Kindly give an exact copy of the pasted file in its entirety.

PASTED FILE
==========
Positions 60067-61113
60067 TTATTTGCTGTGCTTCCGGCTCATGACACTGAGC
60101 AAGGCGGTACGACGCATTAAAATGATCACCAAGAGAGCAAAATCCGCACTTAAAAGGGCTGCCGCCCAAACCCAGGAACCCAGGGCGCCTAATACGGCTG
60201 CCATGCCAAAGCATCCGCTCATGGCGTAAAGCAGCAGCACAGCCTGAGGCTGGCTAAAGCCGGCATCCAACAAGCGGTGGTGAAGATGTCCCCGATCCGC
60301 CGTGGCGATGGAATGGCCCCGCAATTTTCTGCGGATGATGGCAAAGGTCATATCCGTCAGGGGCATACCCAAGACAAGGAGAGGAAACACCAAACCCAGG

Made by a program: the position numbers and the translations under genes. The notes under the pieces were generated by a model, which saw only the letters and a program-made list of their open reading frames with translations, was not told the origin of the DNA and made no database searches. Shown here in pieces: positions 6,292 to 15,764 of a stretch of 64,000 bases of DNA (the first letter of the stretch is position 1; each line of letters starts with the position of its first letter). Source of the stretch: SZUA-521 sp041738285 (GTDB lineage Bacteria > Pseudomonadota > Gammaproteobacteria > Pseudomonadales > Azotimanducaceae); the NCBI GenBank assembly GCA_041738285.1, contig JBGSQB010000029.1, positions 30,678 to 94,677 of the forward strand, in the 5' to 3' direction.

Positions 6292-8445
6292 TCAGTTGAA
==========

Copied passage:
Positions 60067-61113
60067 TTATTTGCTGTGCTTCCGGCTCATGACACTGAGC
60101 AAGGCGGTACGACGCATTAAAATGATCACCAAGAGAGCAAAATCCGCACTTAAAAGGGCTGCCGCCCAAACCCAGGAACCCAGGGCGCCTAATACGGCTG
60201 CCATGCCAAAGCATCCGCTCATGGCGTAAAGCAGCAGCACAGCCTGAGGCTGGCTAAAGCCGGCATCCAACAAGCGGTGGTGAAGATGTCCCCGATCCGC
60301 CGTGGCGATGGAATGGCCCCGCAATTTTCTGCGGATGATGGCAAAGGTCATATCCGTCAGGGGCATACCCAAGACAAGGAGAGGAAACACCAAACCCAGG

Made by a program: the position numbers and the translations under genes. The notes under the pieces were generated by a model, which saw only the letters and a program-made list of their open reading frames with translations, was not told the origin of the DNA and made no database searches. Shown here in pieces: positions 6,292 to 15,764 of a stretch of 64,000 bases of DNA (the first letter of the stretch is position 1; each line of letters starts with the position of its first letter). Source of the stretch: SZUA-521 sp041738285 (GTDB lineage Bacteria > Pseudomonadota > Gammaproteobacteria > Pseudomonadales > Azotimanducaceae); the NCBI GenBank assembly GCA_041738285.1, contig JBGSQB010000029.1, positions 30,678 to 94,677 of the forward strand, in the 5' to 3' direction.

Positions 6292-8445
6292 TCAGTTGAA